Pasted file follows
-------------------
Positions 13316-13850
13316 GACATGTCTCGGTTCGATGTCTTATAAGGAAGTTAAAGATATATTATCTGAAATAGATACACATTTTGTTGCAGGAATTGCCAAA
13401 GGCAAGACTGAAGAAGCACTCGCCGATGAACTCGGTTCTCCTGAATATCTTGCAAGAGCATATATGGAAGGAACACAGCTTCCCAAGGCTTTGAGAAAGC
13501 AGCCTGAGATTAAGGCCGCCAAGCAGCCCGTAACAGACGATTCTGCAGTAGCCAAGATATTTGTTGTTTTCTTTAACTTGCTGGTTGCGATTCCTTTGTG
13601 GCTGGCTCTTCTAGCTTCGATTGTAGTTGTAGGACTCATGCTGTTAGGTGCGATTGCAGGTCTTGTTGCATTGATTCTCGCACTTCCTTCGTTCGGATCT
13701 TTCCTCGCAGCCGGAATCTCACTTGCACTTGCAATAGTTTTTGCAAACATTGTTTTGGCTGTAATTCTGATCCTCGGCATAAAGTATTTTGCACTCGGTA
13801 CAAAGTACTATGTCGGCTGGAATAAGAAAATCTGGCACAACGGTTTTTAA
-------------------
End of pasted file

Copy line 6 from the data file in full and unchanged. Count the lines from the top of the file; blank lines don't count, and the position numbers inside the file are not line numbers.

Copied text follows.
13701 TTCCTCGCAGCCGGAATCTCACTTGCACTTGCAATAGTTTTTGCAAACATTGTTTTGGCTGTAATTCTGATCCTCGGCATAAAGTATTTTGCACTCGGTA